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Mindfulness Without Meditation


MindfulnessThis column frequently offers instructions and tips to engage in a variety of basic mindfulness practices. Today we look at a method of cultivating greater mindful awareness—advanced by a world-famous psychologist—that does not involve mindfulness meditation.  If you enjoy practicing mindfulness, the work of Ellen Langer will add to your appreciation of mindfulness. If it doesn’t come easy, you will find her approach refreshing and helpful.

While mindfulness practices can meaningfully contribute to relaxing tension and feeling calm, they are primarily a structured way of steadying attention and seeing things more clearly. If this sounds vague, concrete examples include: realizing that critical self-talk is a transient mental experience and not a fact, appreciating that the angry adversary may be frustrated or scared, and waking up out of mind wandering and seeing, literally, what is right in front of you. Through practice we come to know first-hand that greater focus, clarity and insight can be experienced more frequently and have a longer half-life.

One of the first popular books on mindfulness was written in 1989 by Ellen Langer, a leading social psychologist and researcher at Harvard, who has authored over 200 research articles, six books and has received a Guggenheim Fellowship, four Distinguished Scientist Awards and the Liberty Science Genius Award.  One might be tempted to conclude that Langer’s extraordinary success is due to her practicing mindfulness.  Afterall, her first book was the international best seller titled “Mindfulness.”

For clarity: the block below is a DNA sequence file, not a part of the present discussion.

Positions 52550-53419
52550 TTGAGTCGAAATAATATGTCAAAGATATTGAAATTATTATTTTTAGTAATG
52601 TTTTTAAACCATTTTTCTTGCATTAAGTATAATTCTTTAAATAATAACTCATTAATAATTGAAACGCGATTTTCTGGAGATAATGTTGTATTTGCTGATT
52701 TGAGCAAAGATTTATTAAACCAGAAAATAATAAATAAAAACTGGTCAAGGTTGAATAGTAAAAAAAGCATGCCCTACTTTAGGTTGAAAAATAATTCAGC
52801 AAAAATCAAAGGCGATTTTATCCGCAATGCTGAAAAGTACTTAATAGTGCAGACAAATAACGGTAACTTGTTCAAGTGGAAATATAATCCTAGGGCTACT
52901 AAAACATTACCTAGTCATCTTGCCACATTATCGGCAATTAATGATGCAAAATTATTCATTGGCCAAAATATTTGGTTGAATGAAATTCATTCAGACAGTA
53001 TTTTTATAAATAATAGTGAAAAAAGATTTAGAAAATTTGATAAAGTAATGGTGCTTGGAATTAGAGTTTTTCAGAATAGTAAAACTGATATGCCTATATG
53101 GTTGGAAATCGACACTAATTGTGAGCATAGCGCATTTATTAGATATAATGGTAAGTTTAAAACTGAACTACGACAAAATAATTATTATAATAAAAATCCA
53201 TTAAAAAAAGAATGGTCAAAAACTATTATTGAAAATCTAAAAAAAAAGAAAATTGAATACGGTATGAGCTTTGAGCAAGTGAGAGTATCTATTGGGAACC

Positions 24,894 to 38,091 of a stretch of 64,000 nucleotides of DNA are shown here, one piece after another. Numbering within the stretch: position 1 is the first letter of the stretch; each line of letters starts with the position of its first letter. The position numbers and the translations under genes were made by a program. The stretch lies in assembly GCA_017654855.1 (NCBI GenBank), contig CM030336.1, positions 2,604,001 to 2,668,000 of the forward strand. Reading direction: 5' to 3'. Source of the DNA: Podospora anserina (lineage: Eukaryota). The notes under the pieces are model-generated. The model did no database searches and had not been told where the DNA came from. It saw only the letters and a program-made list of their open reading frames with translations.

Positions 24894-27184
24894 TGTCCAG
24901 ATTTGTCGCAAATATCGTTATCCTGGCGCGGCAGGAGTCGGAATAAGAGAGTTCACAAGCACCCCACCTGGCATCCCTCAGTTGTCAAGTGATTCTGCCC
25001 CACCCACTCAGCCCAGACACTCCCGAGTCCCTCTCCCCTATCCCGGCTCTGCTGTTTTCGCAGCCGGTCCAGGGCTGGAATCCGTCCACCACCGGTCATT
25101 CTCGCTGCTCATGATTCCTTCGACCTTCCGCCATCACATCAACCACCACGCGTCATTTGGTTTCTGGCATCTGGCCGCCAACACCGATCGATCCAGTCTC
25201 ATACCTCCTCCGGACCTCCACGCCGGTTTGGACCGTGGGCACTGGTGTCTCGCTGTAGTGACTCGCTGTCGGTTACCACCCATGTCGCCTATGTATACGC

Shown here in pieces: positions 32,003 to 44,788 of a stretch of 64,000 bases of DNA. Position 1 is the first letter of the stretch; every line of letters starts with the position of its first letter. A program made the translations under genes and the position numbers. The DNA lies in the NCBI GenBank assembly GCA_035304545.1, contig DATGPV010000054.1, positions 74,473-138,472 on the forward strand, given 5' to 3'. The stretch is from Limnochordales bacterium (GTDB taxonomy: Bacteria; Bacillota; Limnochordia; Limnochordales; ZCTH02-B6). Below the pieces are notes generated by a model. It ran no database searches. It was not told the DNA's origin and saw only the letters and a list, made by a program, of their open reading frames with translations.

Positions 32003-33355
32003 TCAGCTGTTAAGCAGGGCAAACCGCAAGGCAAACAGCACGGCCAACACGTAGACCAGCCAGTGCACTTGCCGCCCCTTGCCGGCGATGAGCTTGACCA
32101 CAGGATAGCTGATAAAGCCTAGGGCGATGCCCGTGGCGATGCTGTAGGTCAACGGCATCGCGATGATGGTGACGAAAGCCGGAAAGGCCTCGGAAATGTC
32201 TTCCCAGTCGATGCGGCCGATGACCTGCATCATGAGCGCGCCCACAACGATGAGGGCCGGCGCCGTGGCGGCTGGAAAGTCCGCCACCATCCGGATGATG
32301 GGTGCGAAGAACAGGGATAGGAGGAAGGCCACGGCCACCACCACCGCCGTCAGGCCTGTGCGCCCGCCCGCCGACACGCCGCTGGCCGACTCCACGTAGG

Reverse Engineering Mindfulness

In fact, Langer herself (as of the last conversation I had with her a few years ago) does not meditate.  Yet she is keen on the immense benefit of being more mindfully aware and engaged and has devoted much of the last 40 years to researching and sharing ways people can experience greater mindful awareness, separate and apart from meditating.  Langer’s approach is a cognitive one. It involves various techniques for attending to present moment experience that help counter the tendency to default to “mindlessness” when automatic pilot is switched on. Below are three techniques Langer advances.

Noticing New Things

Take a few moments each day and notice things in your environment that you’ve gotten so used to they may no longer register—the color of the walls, the grain of wood on your desk, the placement of pillows on a sofa, the shape of eye glasses worn by a colleague, the leaves on trees swaying outside your window. While a meditative practice may lead one to more naturally and spontaneously appreciate these nuances, Langer approaches it from reverse and encourages a direct, intentional, cognitive engagement.

Create New Categories

Expand your judgments of yourself and others by looking to complementary interpretations that take into account that judgments are not stable and independent of context. “Impatient” might be recast as “concerned,” “bull-dog” as “committed,” and “rigid” or “slow” as “conscientious.” Doing so allows you to free yourself from fixed conceptions, see the larger perspective found in each moment and across interpersonal interactions, and create new categories for enriching arguments, writings, collaboration, and well-being.